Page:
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500px: Almost 15 million users caught up in security breach

500px told its members on Tuesday that their data may have been stolen in a security breach and warned them to change their password.

In a statement, the portfolio website for photographers said an unauthorized party gained access to its systems on or around July 5, 2018. However, the breach was only discovered by its engineers on February 8, 2019.

It said that around 14.8 million users may be affected; in other words, its entire user base at the time the breach took place.

Toronto-based 500px began contacting its members by email at around 8 p.m. ET on Tuesday. As a precautionary measure, it’s requiring all users to change their 500px account password, and to also change it for any other online accounts where the password is the same.

Emails with instructions for the password reset are going out now to all users, prioritized in order of potential risk. If you’re worried about clicking on a link in an email asking you to reset your password, simply open a new browser window and navigate to 500px.com, whereupon you’ll be able to initiate the process yourself.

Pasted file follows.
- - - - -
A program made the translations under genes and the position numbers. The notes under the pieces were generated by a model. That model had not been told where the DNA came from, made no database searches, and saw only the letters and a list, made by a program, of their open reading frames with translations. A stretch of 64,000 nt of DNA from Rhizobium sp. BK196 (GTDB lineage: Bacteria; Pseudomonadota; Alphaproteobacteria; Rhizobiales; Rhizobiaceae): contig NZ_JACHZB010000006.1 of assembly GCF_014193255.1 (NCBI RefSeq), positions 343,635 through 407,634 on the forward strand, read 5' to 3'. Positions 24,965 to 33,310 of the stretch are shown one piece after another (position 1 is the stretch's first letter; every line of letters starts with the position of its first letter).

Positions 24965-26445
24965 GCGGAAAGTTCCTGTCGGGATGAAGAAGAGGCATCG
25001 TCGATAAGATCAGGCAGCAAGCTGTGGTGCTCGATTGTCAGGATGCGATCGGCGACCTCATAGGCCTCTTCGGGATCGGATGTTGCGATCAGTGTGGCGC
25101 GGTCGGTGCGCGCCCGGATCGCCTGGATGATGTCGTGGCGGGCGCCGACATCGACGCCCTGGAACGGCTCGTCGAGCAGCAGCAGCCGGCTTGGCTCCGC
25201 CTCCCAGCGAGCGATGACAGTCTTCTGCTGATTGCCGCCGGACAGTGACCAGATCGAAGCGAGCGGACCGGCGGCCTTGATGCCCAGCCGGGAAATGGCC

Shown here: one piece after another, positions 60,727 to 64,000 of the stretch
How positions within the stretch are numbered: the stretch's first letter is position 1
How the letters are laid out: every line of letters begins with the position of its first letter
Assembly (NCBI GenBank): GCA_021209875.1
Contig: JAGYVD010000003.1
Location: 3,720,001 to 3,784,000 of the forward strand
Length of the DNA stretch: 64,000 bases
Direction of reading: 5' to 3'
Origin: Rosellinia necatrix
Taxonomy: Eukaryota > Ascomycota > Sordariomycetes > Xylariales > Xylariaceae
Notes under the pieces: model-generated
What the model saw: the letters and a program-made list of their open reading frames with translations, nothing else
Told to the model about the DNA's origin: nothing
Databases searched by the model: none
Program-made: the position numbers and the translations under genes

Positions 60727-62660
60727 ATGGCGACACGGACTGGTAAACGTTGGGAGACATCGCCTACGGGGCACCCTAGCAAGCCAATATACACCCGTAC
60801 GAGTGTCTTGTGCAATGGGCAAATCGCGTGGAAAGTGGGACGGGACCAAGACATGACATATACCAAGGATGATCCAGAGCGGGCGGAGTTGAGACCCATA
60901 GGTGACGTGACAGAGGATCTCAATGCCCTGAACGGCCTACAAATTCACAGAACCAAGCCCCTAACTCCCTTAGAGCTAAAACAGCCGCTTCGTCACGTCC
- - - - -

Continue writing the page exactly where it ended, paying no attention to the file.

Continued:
According to the company’s initial findings, the nabbed data may include:
– Your first and last name as entered on 500px
– Your 500px username
– The email address associated with your 500px login
– A hash of your password, which was hashed using a one-way cryptographic algorithm
– Your birth date, if provided
– Your city, state/province, country, if provided
– Your gender, if provided

500px said that at this time, it’s found no evidence of unauthorized access to user accounts. Nor is there any evidence of other data such as credit card information — which is kept on separate servers — having been affected.

After learning of the hack, the company said it “immediately launched a comprehensive review of our systems to understand the nature and scope of the issue,” adding that it had called in a third-party expert to assist it in its investigation, with law enforcement also involved.

Asked why it took four days to notify its community of the hack, a 500px spokesperson told Digital Trends: “It was important that we were able to provide our users with accurate information before confirming the details of the breach.”

The company said that given the seriousness of the issue, its main priority was to secure its systems and user data from further breaches, and to collect and confirm all available information before contacting the 500px community. Those seeking more information should visit the 500px webpage dedicated to the issue.

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